Recent changes made to the Endangered Species Act by the Trump administration spark controversy

Steven Deng and Harshita Neralla

The Trump administration announced in August revisions to regulations that implement portions of the Endangered Species Act (ESA). These revisions have sparked controversy over their effect on different species. 


What is the ESA?

Administered by the U.S. Fish and Wildlife Service and the National Marine Fisheries Service, the ESA was originally signed into law, with wide bipartisan support, in 1973 by President Richard Nixon. The purpose of the act is to protect endangered and threatened species and their environment and to stop the loss of animal and plant life. 

“The Endangered Species Act limits and regulates the hunting and transport, of species that are classified as endangered. There’s more limited protection for species that are classified as threatened,” Ms. Annie Nguyen, an AP Environmental Science teacher at Dougherty, stated. “It also has to do with the transport of that species from one state to another. But being an act, that also means it’s only within the United States. It does not pertain to any protection outside of the U.S.”

Since it was enacted, the ESA has protected animals such as grizzly bears, humpback whales and bald eagles from extinction.

“The US Endangered Species Act (ESA) is our nation’s most effective law to protect at-risk species from extinction, with a stellar success rate: 99% of species listed on it have avoided extinction,” the World Wildlife Fund states. 


How is the ESA changing? 

Earlier in August the Trump administration announced changes that would essentially weaken the Endangered Species Act. The new rules imposed now make it easier for the government to remove endangered species from protection. Some of the changes that the administration imposed include:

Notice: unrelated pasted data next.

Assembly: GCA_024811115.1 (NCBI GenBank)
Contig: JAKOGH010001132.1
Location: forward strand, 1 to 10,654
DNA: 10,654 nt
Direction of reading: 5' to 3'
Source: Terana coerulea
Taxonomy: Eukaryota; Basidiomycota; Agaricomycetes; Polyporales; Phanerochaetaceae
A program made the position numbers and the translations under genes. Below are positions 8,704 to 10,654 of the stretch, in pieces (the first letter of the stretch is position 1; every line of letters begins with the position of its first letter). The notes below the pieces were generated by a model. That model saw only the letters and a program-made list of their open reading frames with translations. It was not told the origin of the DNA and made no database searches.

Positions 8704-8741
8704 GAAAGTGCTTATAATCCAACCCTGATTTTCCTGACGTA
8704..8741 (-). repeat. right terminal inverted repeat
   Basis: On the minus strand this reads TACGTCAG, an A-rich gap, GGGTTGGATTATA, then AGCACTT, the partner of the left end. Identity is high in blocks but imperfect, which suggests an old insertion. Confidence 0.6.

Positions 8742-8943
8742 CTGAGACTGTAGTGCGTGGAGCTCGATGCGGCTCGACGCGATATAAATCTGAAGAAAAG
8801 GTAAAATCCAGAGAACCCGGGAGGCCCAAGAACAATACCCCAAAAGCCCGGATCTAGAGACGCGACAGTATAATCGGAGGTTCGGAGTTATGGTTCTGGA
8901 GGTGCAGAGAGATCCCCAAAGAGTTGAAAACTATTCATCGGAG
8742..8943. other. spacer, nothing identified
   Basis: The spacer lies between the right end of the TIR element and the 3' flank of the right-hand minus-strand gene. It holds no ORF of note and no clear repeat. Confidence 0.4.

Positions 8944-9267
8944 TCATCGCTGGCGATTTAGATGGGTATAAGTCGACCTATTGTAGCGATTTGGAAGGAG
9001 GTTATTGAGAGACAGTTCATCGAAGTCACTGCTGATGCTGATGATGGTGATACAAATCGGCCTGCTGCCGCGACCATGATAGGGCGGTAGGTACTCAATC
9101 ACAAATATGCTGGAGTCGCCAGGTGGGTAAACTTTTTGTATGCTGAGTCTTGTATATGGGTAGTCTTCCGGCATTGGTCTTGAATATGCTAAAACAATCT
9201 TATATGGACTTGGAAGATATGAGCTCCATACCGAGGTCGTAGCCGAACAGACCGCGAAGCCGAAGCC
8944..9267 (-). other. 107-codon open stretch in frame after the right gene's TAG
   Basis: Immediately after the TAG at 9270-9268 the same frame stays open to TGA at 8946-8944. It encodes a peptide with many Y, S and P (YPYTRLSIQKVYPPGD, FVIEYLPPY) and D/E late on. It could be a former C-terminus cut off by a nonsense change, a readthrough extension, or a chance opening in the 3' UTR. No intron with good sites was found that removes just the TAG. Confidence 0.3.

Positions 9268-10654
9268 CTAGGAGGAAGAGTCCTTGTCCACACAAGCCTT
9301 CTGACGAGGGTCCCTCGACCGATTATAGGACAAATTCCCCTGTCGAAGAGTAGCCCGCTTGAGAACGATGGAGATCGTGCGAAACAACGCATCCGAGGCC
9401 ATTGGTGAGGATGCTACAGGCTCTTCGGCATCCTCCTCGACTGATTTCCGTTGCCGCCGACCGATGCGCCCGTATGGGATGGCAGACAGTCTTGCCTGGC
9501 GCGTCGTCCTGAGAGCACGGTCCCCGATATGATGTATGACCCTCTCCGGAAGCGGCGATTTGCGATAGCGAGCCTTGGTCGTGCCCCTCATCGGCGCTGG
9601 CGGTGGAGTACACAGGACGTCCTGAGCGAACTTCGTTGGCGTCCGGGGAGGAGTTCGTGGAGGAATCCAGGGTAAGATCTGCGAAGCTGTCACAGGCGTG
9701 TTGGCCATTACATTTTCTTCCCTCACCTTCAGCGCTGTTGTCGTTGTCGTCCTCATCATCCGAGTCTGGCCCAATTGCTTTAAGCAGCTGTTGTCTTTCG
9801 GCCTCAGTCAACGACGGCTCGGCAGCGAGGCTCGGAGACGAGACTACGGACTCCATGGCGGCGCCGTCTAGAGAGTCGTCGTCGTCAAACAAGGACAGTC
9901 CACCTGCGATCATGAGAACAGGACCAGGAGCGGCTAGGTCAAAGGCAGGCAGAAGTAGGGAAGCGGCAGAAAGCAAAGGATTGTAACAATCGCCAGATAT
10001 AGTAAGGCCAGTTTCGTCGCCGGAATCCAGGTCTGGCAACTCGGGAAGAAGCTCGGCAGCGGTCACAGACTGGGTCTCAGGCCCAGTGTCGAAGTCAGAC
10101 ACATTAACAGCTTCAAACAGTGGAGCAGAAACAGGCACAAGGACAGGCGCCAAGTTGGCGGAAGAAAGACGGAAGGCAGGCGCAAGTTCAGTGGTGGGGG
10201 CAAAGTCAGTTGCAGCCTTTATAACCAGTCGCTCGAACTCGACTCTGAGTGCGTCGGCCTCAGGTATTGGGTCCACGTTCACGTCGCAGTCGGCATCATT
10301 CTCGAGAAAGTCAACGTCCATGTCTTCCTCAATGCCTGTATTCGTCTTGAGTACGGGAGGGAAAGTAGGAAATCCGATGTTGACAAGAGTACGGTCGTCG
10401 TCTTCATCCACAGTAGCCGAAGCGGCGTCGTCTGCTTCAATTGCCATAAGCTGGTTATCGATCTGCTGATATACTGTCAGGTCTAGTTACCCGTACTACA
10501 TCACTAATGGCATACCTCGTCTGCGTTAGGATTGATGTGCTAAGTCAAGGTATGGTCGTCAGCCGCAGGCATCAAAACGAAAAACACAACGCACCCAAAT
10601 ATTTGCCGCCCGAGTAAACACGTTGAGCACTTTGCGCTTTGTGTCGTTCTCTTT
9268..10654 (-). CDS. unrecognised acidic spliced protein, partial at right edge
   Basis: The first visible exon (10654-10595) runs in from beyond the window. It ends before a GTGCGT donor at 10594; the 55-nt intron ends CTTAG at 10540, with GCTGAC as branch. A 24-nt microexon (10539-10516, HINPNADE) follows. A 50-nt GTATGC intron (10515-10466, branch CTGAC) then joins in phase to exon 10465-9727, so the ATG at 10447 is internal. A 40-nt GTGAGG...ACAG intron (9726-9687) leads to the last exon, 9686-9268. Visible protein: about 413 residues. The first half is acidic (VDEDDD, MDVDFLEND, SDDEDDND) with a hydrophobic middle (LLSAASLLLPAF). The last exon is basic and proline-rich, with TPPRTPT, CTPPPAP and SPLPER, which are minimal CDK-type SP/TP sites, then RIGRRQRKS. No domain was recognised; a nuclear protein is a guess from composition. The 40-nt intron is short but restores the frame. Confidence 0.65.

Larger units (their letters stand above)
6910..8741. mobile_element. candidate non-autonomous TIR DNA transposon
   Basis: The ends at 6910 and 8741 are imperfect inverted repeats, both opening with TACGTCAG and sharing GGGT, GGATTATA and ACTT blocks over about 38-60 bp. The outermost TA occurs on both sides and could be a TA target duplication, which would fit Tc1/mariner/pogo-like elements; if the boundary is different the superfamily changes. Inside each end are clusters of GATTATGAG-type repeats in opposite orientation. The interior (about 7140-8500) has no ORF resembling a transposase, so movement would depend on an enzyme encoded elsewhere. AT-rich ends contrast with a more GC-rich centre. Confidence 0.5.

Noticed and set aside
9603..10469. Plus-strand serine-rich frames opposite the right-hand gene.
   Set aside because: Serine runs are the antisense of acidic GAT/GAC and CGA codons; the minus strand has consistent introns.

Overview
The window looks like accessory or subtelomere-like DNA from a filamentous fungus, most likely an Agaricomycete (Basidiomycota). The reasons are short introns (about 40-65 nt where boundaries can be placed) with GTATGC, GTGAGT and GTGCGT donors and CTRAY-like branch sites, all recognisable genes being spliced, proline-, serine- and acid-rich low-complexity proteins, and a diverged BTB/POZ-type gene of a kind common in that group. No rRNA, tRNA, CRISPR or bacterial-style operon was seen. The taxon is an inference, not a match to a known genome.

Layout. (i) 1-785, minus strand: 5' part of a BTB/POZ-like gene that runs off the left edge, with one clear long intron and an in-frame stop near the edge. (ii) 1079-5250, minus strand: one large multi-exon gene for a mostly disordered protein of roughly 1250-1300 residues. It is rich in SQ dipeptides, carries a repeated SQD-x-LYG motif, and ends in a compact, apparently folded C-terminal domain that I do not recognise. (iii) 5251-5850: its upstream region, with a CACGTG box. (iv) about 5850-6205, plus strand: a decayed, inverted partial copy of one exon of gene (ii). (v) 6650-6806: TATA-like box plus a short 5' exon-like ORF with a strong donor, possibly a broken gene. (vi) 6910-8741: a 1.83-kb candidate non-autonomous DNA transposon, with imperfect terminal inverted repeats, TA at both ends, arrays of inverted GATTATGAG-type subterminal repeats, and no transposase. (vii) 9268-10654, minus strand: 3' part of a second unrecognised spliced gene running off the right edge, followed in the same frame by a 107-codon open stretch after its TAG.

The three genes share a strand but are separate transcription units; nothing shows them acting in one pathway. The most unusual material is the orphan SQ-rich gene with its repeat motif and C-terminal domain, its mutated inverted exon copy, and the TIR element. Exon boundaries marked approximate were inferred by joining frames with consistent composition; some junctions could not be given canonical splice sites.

• Incorporation and consideration of economic factors when categorizing endangered and threatened species, such as the cost of protecting species. 
  • Species categorized under “Threatened” will not recieve the same protection as those listed under “Endangered.”
  • A loosened interpretation of the phrase “forseeable future” which impacts species that are affected by climate change

Environmental activsits and groups across the nation have been voicing their opinions, arguing that these changes to the legislation will impact the environment and result in further extinction issues. 

“We’re facing an extinction crisis, and the administration is placing industry needs above the needs of our natural heritage,” Rebecca Riley, legal director of Nature Program Natural Resources Defense Council, states. 

Many are concerned that these changes will only result in short-term economic benefits, while weakening the act can speed up the already-worrying loss of biodiversity. 

Drew Caputo, Vice President of Litigation for Lands and Wildlife and Oceans at Earthjustice, comments, “There can be economic costs to protecting endangered species. If we make decisions based on short-term economic costs, we’re going to have a whole lot more extinct species.”


Where’s the controversy?